Memories of Ice is the third book in The Malazan Book of the Fallen series. I’ve been reading through the series at a decent pace and in fact finished reading Memories of Light a few weeks ago. The book follows a lot of the same characters from the previous book and is more of a sequel to the first book than the actual second book in the series, Deadhouse Gates. The book continues to follow the story of the Bridgeburners and their new allies in their fight against the growing threat of the Pannion Domin. In the midst of all this comes the rise of the mysterious Silverfox, a young girl who ages rapidly and claims to be a flesh and blood Bonecaster for the T’Lan Imass , a race of undead. All the while the Crippled God manipulates things behind the scenes towards his own end, as the war with the Pannion Domin comes to a head.
The novel features the welcome return of many characters including, Whiskeyjack, Ganoes Paran, Quick Ben and Toc the Younger. Yet the standout character which intrigued me the most had to be Silverfox, who claims to possess the reborn souls of previous character Tattersail and Nightchill, with each of their personalities taking turns coming to the forefront. Yet she is unique in that she is considered to be her own person and identifies with neither of the two souls in her, instead being some kind of middle ground between the two. This is to the dismay of Ganoes Paran, the former lover of Tattersail who is forced to accept that Tattersail has not truly come back from the dead and that Silverfox is somebody else.
I also welcomed the continuing insight into the various gods and deities and their role in the plot, in particular the series’ villain the Crippled God. The Crippled God desires to escape his prison by poisoning Burn, the sleeping goddess whose death would lead to the destruction of all humanity. The Crippled God’s role behind the scenes becomes more prominent, with characters such as Quick Ben discovering more about the Crippled God’s role within the conflict. In particular the roles of other characters in the conflict’s past come to light as well, which I found interesting to say the least.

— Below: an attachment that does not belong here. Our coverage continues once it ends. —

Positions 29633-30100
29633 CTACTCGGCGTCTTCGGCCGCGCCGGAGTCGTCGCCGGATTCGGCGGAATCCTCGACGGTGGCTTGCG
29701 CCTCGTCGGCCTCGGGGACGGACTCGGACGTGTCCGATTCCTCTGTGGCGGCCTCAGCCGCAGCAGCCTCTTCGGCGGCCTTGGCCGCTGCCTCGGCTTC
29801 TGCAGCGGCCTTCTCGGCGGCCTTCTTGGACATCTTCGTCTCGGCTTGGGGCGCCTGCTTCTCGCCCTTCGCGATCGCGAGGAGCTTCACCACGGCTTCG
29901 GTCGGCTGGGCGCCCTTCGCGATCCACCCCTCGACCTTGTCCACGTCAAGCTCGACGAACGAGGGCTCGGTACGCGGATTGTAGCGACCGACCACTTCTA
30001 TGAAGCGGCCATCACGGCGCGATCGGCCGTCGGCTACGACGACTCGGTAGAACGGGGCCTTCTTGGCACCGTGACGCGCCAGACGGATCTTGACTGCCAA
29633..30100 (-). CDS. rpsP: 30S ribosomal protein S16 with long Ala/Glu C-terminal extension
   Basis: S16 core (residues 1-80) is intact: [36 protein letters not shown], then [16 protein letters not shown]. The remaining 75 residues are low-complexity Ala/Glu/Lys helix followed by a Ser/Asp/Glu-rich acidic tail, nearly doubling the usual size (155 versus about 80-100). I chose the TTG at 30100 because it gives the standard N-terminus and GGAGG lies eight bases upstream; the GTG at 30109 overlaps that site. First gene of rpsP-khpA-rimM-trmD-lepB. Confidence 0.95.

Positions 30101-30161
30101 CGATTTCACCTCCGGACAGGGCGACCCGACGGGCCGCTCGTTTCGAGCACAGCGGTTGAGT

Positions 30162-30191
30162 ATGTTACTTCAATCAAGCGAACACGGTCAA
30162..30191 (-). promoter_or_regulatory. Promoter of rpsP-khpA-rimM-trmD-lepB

In terms of plot the work suffers the typical problem faced with long books, slow pacing. Like the previous book, Memories of Ice seemed to suffer from slow pacing in parts and this works against it. In terms of point of view characters the book was easier to follow since a lot of them carried over from the first book. Yet the influx of new characters in the plot was still hard to keep track of, though I’ll admit I didn’t suffer with it in the same way I did with Deadhouse Gates. Despite this I thoroughly enjoyed the climax, with a lot of unexpected twists which I wasn’t expecting and really hammered in the direction that the series was going to take. There was one major character which hit home for me. I shall not spoil it for the sake of those who may wish to read the series but I can tell you that this character’s death wasn’t one I was expecting to happen and the fallout and the betrayal that lead to it hit home the fact that dealing with the Crippled God isn’t going to be a cake walk.
I’ll admit that after reading the series a bit I have become more and more aware of the slow pacing and that there is a lot of “purple” prose, or rather prose that drags on too long, that is responsible for this. Despite this the work’s scale and sheer world building continue to intrigue me and I am intrigued by how the series will continue as I have been before. Overall I think this was a strong instalment for the series and I certainly had a better time reading it then I did the other books since I have adjusted to the formula somewhat. I am aware of the series’ flaws now but to my surprise I am still optimistic and I am hopeful that this optimism will last me for the entire series.
IN A WORD: GOOD